The Crimson Kimono

From Wikipedia, the free encyclopedia
Jump to navigation Jump to search
The Crimson Kimono
The-crimson-kimono-1959 poster.jpg
Theatrical release poster
Directed bySamuel Fuller
Screenplay bySamuel Fuller
Produced bySamuel Fuller
StarringVictoria Shaw
Glenn Corbett
James Shigeta
CinematographySam Leavitt
Edited byJerome Thoms
Music byHarry Sukman
Globe Enterprises
Distributed byColumbia Pictures
Release date
  • October 21, 1959 (1959-10-21)
Running time
82 minutes
CountryUnited States

The Crimson Kimono is a 1959 film noir directed by Samuel Fuller. The film stars James Shigeta, Glenn Corbett and Victoria Shaw.[1] It featured several ahead-of-its-time ideas about race and society's perception of race, a thematic and stylistic trademark of Fuller.

The film is about two cops, friends and Korean War veterans, Detective Joe Kojaku (James Shigeta) and Detective Sgt. Charlie Bancroft (Glenn Corbett), who attempt to solve the murder of a local entertainer. A love triangle soon develops between the two detectives and a key witness, Christine Downes (Victoria Shaw).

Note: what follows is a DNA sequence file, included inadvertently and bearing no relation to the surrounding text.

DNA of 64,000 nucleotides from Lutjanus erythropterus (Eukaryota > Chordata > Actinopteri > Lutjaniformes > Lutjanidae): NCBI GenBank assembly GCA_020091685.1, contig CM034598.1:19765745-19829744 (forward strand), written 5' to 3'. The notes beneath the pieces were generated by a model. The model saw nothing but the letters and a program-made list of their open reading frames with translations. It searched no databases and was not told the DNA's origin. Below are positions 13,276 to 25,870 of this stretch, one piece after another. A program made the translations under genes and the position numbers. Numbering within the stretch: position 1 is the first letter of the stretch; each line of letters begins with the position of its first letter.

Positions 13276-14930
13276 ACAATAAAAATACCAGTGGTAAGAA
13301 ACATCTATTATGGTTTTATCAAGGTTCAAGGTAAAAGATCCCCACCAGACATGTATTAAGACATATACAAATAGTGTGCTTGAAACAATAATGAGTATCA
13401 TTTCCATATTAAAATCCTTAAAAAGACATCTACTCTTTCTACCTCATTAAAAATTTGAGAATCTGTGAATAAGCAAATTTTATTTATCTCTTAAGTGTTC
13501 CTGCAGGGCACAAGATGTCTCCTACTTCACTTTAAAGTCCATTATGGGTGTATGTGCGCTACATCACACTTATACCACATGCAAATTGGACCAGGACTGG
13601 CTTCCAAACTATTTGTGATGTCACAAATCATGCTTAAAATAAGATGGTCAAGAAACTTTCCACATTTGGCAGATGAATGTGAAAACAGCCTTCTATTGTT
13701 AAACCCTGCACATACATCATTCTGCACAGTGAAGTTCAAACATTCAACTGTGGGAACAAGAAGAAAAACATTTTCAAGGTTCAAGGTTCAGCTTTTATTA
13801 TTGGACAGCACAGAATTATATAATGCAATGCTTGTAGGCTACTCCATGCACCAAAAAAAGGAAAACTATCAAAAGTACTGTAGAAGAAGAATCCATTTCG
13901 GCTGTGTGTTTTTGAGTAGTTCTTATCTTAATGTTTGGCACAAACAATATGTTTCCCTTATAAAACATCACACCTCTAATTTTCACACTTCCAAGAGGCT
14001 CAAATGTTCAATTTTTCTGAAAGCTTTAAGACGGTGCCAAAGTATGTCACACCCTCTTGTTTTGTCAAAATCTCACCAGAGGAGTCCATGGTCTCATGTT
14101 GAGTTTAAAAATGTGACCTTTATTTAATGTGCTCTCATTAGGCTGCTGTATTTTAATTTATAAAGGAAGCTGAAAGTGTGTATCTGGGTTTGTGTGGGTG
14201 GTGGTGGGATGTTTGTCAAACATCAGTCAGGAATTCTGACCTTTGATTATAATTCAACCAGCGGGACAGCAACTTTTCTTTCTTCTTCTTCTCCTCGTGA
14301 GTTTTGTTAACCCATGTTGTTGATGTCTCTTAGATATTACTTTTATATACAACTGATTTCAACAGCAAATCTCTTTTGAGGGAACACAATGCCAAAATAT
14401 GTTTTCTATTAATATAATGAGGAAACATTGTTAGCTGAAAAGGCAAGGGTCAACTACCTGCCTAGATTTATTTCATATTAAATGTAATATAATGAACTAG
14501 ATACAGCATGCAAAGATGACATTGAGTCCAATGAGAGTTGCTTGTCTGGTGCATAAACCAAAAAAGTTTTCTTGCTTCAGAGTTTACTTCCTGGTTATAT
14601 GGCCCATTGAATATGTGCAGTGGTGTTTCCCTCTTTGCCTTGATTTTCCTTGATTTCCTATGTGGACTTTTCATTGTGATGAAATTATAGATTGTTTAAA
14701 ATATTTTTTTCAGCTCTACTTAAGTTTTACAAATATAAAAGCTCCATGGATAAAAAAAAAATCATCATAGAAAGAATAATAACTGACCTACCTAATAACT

In the film, the interracial relationships are compared to paintings using two different kinds of colors, a trope.[2]

Philip W. Chung of Asian Week wrote that the white woman choosing an Asian man as a romantic partner is "What was most revolutionary about the film in 1959 Hollywood", something that was, in 2007, "sadly, still revolutionary today."[3]


Sugar Torch, a stripper who headlines a show in the Little Tokyo district of Los Angeles, is returning backstage after her act when she is ambushed in her dressing room by an assailant with a gun. She flees and runs out onto the street in a state of undress before succumbing to a mortal gunshot wound. Police detectives Joe Kojaku and Charlie Bancroft, partners and bachelors who share an apartment, are assigned to the case. They find a portrait in the dressing room of Sugar dressed in a kimono as a geisha, apparently preparing a Japanese-themed act.

Joe and Charlie lead the police search for the man who had been helping Sugar develop her act. They interview student artist Christine Downes, better known as Chris, who draws a sketch of the man for them. With her aid, they track down Hansel, the man who did the portrait of the Sugar, and a wigmaker, Roma, who was to provide the wig for the stage act. Charlie begins to develop a romantic attraction to Chris.